A friend of mine, David Geller, is a consultant to the jewelry trade. Here is an excerpt from a letter than he sent out this morning that I think is very appropriate to share with you.
Why? Because it reflects the thinking of so many in my trade and David points out where it conflicts with your wishes as consumers.Why you shouldn't hate Custom Work
There is a website for bench/crafts people that I participate in every week. (neme removed)
Every day their blog has 30-50 posts from members from how to make jewelry, find or make tools and complaints like every other jeweler will do when sitting down with another jewelers friend.
Recently there was a heavy discussion about “I Hate Custom Work”. I thought you might be interested in the post I made there today.
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After reading many of the responses I’ve seen a common theme here. The people who dislike custom have 3 main reasons why they don’t like doing custom work. They may have a single reason why they hate it and some (they may not know it) have more than one.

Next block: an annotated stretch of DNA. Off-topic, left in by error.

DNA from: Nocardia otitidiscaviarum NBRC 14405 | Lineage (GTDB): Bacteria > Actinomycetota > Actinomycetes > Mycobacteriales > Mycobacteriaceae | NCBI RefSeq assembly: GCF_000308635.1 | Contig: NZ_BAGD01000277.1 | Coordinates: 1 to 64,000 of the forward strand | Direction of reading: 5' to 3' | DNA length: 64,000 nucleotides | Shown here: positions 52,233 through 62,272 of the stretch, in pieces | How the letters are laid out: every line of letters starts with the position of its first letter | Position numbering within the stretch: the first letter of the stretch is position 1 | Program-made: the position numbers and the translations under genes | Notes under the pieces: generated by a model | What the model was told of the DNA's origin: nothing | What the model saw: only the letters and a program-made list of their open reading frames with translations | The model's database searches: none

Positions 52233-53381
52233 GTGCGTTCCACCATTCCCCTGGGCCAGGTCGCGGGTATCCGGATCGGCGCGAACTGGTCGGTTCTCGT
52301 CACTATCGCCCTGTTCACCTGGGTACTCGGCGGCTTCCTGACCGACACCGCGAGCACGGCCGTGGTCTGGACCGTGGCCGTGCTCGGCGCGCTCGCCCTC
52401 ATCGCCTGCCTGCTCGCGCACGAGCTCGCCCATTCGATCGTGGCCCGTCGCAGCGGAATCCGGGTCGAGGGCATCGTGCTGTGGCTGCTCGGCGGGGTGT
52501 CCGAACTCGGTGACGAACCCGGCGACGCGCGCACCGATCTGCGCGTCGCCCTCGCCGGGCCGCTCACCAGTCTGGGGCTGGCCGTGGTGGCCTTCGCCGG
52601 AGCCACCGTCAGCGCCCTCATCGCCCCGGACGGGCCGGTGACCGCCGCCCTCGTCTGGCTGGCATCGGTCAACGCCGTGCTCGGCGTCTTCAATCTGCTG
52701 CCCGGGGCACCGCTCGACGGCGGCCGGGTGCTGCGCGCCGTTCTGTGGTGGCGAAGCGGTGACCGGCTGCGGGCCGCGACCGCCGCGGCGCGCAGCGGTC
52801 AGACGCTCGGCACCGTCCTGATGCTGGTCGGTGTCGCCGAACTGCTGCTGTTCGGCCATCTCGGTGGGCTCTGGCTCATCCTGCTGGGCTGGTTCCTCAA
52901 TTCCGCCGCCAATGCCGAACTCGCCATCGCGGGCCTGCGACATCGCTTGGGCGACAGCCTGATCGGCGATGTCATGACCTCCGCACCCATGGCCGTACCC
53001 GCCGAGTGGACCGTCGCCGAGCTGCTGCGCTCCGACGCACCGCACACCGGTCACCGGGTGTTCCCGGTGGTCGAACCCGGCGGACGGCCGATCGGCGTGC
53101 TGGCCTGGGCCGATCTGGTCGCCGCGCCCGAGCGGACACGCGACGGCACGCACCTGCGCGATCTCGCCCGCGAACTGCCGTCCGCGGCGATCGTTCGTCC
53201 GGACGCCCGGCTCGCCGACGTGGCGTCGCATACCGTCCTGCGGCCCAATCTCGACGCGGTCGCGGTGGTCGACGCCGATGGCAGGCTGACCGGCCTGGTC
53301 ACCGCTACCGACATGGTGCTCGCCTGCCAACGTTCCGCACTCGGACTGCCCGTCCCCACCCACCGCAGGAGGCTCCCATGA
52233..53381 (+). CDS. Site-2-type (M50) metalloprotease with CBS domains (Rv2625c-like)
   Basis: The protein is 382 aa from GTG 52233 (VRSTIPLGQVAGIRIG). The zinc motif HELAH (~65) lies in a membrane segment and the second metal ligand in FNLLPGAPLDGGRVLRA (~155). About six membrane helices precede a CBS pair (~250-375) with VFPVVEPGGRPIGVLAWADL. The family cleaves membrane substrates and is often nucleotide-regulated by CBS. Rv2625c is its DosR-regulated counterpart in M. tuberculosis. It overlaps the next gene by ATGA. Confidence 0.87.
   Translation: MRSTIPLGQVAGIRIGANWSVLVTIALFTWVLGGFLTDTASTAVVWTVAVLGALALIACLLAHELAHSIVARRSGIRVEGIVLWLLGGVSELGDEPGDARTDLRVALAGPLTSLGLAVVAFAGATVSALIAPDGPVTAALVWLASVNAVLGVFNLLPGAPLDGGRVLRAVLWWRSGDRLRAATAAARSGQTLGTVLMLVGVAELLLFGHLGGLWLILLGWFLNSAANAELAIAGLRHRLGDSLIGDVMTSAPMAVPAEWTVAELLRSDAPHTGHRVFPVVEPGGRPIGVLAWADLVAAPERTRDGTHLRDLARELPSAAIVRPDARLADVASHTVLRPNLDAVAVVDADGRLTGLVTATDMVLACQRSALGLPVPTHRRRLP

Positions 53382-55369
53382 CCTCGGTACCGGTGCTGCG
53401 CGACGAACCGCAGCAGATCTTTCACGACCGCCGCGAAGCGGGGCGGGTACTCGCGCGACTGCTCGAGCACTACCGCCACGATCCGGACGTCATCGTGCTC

COMMON THEMES WHY YOU HATE CUSTOM:
1. You don’t have the skills to do custom.
2. You don’t have the patience or selling skills to take in custom work.
3. You under price it and there fore once you know in your mind “OMG! From this minute on I’m now losing money or working for free or working for a really small per hour wage” you then think, "I hate this”.
The only things you can do to alleviate this is:
a. Take classes and learn the areas of custom you need complete your skill set.
b. Hire others who have skills you don’t (I did this as I’m not a good wax carver).
c. Job out the work to others who can do the things you can’t do. There is absolutely no reason to want to say “Oh, we don’t send anything out, it’s all done in house.” That’s silly. The customer has said “I want what I want”. So your job is “Get’r done”.
David goes on to say a lot more that is not relevant to my thoughts here.
As many of you know, my skills are in my head. I rely on other's hands to do the work. That could be why I think David is so brilliant in his suggestion that we hire others to do what we do not like to do, or that we do not do well.
If you are working with a jeweler to have something special done, you may want to have a talk with him/her to determine what their feelings are about custom work. If you find you are working with a jeweler who has the mindset of, "I hate custom work!
" then perhaps you should keep looking.